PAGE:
You may be doing a project that requires you to know about blocking oscillators. Do you have worries that it might overwhelm you?
Blocking or pulse oscillator circuits are simple and exciting to work on yet have many applications in our day-to-day lives.
We appreciate the importance of blocking oscillators in electronic circuits and share our knowledge.
This article covers everything you need to know about them. Read on.
What Is A Blocking Oscillator?
Fig 1: Blocking Oscillator Circuit Diagram
A blocking oscillator is a discrete wave generator employing a transformer, resistor, and amplifying element to produce a periodic pulse.
Some common amplifying elements are transistors and vacuum tubes.
It gets its blocking properties because its amplifying element undergoes blocking for most of its duty cycle.
Important parameters of the blocking oscillator are:
- Pulse repetition time
- Pulse width
- The Pulse repetition rate
Types of Blocking Oscillators
A pulse transformer is critical with all blocking oscillators since it generates a periodic pulse.
If the circuit produces a single pulse, it is a monostable circuit. And if the course can automatically change its state, it’s an astable oscillator circuit.
You must note that you cannot achieve a bistable operation using a blocking oscillator. This section below looks at the various classes of blocking oscillators.
Monostable Blocking Oscillator
A monostable blocking oscillator circuit comprises a three-winding pulse transformer and an emitter resistor. Blocking oscillators use load resistors or loads for damping purposes.
Furthermore, it uses the collector and base transformer turns to provide regenerative feedback. The third transformer leg is arbitrary and provides a negative or positive pulse across the load.
With that in mind, we have two types of monostable blocking oscillators.
- The Monostable blocking oscillator with base timing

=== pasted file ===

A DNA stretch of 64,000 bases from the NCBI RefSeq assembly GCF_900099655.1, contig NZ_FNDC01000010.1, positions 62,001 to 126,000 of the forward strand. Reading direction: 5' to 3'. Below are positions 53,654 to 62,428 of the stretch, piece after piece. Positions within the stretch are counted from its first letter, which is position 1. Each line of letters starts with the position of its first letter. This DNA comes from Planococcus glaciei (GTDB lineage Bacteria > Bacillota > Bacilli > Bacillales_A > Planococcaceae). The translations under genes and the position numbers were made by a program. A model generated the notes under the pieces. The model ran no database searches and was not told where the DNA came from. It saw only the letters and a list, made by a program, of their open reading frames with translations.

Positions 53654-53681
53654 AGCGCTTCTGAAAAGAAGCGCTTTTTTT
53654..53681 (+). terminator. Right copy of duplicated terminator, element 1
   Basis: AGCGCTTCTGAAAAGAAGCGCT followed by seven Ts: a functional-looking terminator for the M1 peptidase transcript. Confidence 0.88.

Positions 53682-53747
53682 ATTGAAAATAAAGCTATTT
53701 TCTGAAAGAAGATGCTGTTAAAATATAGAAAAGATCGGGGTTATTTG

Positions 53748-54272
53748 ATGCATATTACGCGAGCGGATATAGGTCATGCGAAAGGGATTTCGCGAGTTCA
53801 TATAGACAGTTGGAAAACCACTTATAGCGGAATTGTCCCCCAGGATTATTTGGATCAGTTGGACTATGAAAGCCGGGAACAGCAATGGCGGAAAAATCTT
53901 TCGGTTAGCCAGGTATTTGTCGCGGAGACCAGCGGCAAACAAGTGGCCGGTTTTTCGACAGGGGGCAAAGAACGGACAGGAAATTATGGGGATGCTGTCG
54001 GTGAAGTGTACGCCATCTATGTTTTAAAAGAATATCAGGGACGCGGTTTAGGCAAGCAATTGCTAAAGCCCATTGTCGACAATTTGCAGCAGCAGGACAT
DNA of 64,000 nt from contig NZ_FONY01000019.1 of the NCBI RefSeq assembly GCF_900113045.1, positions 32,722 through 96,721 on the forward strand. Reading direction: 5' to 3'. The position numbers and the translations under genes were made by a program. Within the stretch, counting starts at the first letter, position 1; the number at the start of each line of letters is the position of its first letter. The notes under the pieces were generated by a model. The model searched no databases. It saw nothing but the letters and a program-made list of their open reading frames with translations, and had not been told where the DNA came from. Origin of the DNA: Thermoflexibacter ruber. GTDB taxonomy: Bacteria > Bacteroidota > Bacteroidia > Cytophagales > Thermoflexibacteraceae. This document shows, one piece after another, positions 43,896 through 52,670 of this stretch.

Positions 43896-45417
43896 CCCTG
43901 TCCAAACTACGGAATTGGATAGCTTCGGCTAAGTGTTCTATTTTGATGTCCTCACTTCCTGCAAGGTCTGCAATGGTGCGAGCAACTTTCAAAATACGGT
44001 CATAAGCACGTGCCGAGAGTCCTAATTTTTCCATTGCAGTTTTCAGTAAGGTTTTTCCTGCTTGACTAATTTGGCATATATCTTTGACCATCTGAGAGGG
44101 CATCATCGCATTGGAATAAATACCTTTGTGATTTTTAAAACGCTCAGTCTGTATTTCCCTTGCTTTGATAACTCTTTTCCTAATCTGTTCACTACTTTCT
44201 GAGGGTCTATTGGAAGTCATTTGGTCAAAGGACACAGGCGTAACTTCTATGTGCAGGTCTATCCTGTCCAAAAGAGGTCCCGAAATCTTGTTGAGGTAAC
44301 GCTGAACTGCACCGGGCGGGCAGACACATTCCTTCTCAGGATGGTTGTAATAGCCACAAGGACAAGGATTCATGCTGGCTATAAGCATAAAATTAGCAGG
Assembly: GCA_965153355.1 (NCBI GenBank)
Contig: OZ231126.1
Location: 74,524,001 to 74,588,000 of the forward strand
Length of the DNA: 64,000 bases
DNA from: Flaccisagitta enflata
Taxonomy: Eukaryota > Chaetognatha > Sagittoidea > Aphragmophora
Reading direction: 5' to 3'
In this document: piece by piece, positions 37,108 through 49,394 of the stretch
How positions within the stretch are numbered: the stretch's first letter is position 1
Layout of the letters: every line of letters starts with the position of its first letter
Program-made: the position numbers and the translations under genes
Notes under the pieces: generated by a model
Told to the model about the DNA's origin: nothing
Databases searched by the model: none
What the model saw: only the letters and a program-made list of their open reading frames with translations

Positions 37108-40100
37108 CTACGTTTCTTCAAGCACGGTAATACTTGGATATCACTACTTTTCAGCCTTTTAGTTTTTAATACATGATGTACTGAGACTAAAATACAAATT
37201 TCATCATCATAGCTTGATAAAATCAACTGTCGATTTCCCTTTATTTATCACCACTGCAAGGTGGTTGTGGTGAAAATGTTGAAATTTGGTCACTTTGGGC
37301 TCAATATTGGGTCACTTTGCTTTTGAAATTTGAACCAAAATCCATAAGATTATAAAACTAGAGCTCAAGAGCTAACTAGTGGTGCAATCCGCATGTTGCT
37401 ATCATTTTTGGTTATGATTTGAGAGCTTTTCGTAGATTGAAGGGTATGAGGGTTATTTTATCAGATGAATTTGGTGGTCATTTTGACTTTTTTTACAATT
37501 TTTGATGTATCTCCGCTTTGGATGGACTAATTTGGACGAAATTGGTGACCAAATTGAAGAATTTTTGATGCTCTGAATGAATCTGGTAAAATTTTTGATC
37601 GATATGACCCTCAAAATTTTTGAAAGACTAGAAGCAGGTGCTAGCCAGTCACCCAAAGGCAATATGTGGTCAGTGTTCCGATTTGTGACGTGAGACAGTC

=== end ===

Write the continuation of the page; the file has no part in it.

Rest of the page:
- Monostable blocking oscillator with emitter timing
Monostable Blocking Oscillator With Base Timing
Fig 2: Schematic Of A Monostable Oscillator With A Base Timing
A monostable oscillator with a base timing pulse circuit consists of a pulse transformer, a transistor, and a resistor.
The pulse transformer provides feedback while the resistor controls the pulse duration.
It has a base to collector ratio of winding of n:1. Therefore, for every primary winding turn of the collector circuit, the base circuit has n secondary windings turns.
The transistor is initially OFF, and the base voltage, VBB, is too low. Therefore, you can assume VBB to be negligible. Thus, the transistor voltage is the VCC, the voltage across the collector circuit.
Introducing a negative input to the collector reduces the voltage across the collector, VCC. This results in an effective voltage increase at the transistor base.
The voltage increase at the base is possible due to the transformer’s winding polarities.
The circuit experiences sufficient voltage rise such that the voltage across the emitter and base, VBE, exceeds the cut-in voltage. Therefore, this induces a small current at the transistor.
Progressively, the small current causes a voltage drop across the collector while increasing the collector current. It also increases the loop gain. Eventually, it gets to a point when the transistor gets into saturation.
The above state is unstable, and the transistor achieves stability by getting into cut-off.
Monostable Blocking Oscillator With Emitter Timing
Fig 3: Schematic Of A Monostable Oscillator With An Emitter Timing
An emitter-timed monostable oscillator has a circuit pulse width insensitive to the current gain. Its emitter circuit has a timing resistor to control the pulse width.
You must use a three-winding pulse transformer with the collector and the base.
The primary windings connect to the collector, while the secondary windings connect to the base. Connect the third winding to a load resistance for damping purposes.